When it first began at the end of December 2013 in a rural village in Guinea, the Ebola virus had been restricted to a few neighboring villages. By March 2014, it had spread to Liberia and Sierra Leone, and in the coming months it would spread to at least 8 other countries around the world. Yet, the World Health Organization (WHO) did not declare a Public Health Emergency (PHE) until August 2014. By September, global concern had risen to such a degree that travel restrictions from the three most severely impacted countries were imposed by dozens of countries.
The WHO was widely, and justifiably, criticized for its failure to swiftly sound the alarm about the global spread of the Ebola virus. The Global Health Institute and London School of Hygiene and Tropical Medicine, which analyzed the WHO’s response to the Ebola epidemic, concluded that the WHO should be stripped of its role in declaring disease outbreaks to be an international emergency following its failure to warn the world of the dangers of Ebola in West Africa. This raises disturbing questions more generally about the strength (and weakness) of the global health regime currently in place, and whether conflicts of interest and politicization of issues related to the issuance of declaring a health emergency are preventing a more robust response.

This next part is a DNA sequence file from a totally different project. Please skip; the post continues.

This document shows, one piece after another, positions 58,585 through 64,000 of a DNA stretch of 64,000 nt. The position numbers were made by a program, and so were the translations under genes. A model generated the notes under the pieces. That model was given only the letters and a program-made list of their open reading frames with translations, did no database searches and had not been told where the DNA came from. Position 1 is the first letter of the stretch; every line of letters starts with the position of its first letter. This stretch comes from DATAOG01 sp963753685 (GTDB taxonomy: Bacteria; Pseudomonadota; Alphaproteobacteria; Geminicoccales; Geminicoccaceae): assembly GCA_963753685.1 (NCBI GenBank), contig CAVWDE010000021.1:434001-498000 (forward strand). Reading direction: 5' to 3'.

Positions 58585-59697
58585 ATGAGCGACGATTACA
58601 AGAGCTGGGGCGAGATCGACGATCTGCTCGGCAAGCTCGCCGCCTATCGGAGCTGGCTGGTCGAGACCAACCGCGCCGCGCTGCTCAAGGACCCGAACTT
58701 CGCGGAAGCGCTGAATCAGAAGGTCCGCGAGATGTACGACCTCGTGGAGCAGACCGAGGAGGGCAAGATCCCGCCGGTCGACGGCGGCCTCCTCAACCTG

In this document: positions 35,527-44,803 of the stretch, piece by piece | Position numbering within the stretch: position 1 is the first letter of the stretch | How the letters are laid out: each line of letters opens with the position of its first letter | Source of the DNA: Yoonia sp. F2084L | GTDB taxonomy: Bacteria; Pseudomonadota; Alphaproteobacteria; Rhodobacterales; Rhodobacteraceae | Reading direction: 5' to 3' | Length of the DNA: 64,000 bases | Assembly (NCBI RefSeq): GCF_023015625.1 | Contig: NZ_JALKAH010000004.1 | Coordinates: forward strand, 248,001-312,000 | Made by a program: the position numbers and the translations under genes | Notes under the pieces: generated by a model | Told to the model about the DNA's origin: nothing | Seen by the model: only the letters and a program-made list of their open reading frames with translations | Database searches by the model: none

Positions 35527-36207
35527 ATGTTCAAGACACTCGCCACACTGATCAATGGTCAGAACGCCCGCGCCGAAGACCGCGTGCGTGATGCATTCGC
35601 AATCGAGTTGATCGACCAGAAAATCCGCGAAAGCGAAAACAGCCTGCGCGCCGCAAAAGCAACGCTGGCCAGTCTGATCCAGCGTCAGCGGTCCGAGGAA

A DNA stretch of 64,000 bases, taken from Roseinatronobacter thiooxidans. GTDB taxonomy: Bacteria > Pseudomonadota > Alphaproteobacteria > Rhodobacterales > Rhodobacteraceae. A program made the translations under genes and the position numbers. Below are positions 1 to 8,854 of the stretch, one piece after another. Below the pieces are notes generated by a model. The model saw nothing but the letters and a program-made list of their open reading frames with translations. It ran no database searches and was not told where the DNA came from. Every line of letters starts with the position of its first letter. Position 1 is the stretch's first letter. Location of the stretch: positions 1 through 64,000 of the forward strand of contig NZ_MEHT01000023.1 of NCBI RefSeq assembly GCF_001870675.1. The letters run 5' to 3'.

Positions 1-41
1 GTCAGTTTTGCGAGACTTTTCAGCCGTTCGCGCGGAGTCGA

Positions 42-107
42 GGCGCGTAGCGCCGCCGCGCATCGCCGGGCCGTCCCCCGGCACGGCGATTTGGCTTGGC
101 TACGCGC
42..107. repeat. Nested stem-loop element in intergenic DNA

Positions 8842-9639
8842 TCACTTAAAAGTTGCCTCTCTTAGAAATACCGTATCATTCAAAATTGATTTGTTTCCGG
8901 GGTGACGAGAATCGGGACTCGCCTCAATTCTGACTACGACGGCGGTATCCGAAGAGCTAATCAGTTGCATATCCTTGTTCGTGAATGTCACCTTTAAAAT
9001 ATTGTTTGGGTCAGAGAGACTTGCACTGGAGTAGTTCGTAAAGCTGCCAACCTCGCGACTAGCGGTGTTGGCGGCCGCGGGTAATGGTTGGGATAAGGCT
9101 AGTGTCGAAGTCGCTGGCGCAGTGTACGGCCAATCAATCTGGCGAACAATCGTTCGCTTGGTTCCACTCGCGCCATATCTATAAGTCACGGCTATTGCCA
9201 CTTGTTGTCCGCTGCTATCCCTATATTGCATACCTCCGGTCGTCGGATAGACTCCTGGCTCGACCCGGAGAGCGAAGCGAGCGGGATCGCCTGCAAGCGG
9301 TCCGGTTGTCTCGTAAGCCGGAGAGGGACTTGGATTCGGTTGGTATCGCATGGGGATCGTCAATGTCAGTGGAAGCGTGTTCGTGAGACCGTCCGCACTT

The WHO, which includes virtually all countries in the world as members, is prevented from being nimble because of its size, as responsive as it might be by virtue of its multilateral decision-making protocol, and ultimately, more effective by virtue of the manner in which it operates. Sometimes what is needed is a firm hand to rise above the chatter of the decision-making process – in other words, a strong leadership that will say, “this is the right thing to do, and it is urgent”.